Milscent Moyo, from Zimbabwe, just completed a six-month assignment at Aweil State Hospital, South Sudan, where MSF operates one of the few maternity wards where a woman can safely give birth in former Northern Bahr El Ghazal State.
In September, there was a peak in births in the Doctors Without Borders/Médecins Sans Frontières (MSF) maternity ward at Aweil State Hospital, and we were getting an average of 120-plus deliveries per week, with maybe five or six C-sections and two or three vacuum deliveries. There are two midwives and one nurse aide dedicated to delivery room, managing all these patients—sometimes 10 women in labor per 12-hour shift. It's a really challenging situation, and we need to manage those who are imminent deliveries, those who are having obstetric emergencies like increased high blood pressure and those with vaginal bleeding, and when we stabilize them we go back and see that everybody else is taken care of.
The most challenging thing for patients is the difficulty of accessing maternal health services. Ours is one of very few medical facilities where a woman can give birth with skilled care in Northern Bahr El Ghazal State. We run one of only two maternity wards in the state that can provide C-sections, and the only one with sufficient staffing and a blood bank.
Once the pregnant women are admitted in a timely manner in our facility, they are taken good care of. The mortality rate in our maternity is generally very low. When patients are referred from other facilities, however, they often arrive too late and they may die before we can save them. Without good roads or vehicles, transportation is a major challenge, which means that some patients in need don’t even make it. They may be late in reaching a primary health care center, and that center may only have one ambulance, which is not always functioning. We often see women who arrive with dust up to their knees after walking for two days to reach our hospital. It is even worse during raining season when most of the communities are completely cut off due to flooding.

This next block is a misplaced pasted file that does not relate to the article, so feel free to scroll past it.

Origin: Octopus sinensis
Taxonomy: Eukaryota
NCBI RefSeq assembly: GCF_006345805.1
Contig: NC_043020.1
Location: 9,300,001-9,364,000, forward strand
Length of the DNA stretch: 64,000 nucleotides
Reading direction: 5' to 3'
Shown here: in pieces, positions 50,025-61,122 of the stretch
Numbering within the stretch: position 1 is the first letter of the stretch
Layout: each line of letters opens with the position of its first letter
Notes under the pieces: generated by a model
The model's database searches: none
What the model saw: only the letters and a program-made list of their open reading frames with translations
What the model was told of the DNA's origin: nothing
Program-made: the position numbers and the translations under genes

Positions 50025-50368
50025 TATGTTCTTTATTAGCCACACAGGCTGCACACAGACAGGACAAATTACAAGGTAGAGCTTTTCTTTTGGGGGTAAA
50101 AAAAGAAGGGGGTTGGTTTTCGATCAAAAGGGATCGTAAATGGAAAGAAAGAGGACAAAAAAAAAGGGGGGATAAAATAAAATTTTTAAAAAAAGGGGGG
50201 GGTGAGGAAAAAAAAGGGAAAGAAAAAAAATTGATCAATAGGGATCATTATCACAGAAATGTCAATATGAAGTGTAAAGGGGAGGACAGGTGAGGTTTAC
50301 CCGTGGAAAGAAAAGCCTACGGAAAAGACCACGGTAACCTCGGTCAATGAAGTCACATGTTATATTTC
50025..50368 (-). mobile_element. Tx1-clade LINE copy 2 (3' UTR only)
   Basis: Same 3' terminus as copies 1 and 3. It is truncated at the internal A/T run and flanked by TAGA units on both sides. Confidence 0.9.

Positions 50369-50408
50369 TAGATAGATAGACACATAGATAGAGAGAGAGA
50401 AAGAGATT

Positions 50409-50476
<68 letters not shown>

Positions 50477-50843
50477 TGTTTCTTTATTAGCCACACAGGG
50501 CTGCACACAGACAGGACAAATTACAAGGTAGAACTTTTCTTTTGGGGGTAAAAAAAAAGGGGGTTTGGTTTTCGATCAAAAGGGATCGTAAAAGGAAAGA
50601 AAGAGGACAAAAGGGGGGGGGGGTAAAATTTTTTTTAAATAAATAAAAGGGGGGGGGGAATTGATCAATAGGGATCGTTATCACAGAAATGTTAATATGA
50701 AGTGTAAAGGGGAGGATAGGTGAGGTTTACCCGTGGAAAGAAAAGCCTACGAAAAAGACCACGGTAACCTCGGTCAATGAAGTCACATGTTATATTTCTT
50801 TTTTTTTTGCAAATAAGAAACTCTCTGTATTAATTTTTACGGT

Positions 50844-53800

The other issue is malnutrition. Many of our patients are malnourished and yet have this desire to have five-plus children, regardless of their nutritional status. And they don't know what their options are for contraception.
What we've done is we've tried to incorporate contraception education in our rounds every single day. Once the doctor reviews the patient we have to make sure that the woman gets information about contraception. Most of them say, "OK, wait for my husband," but when the husband comes and the midwife follows up with them, most of them opt for it. They often prefer injectable contraception which lasts for three months. And then hopefully they can continue the care in their community clinic or a primary health care center, where they get family planning services.
Another initiative we have is helping midwives learn to use a diagnostic tool called Point of Care Ultrasound, or POCUS. I think it’s a very good initiative, firstly for building the skills of the midwives and also for the clinical care for the patients. Because there are cases when the midwives are able to identify a very complicated condition, which the obstetrician can confirm, and refer a patient to the operating theater. It's a movement in the right direction, since we want to focus more on the complicated cases.
At the same time, the biggest need I see is for basic maternal care services at the local level. Some health care centers don't have a trained midwife. But this is where the good management of pregnant women starts, with monitoring of potential problems, and preventive treatments such as iron supplements, malaria prophylaxis, and testing and treatment for HIV and syphilis.
If there could be a skilled midwife in every community that our patients come from, it would be so much better. These issues should really be attended to during pregnancy. And if there's a skilled midwife, they would be able to recognize problems during pregnancy and make a referral to our center, so that the woman can be cared for properly.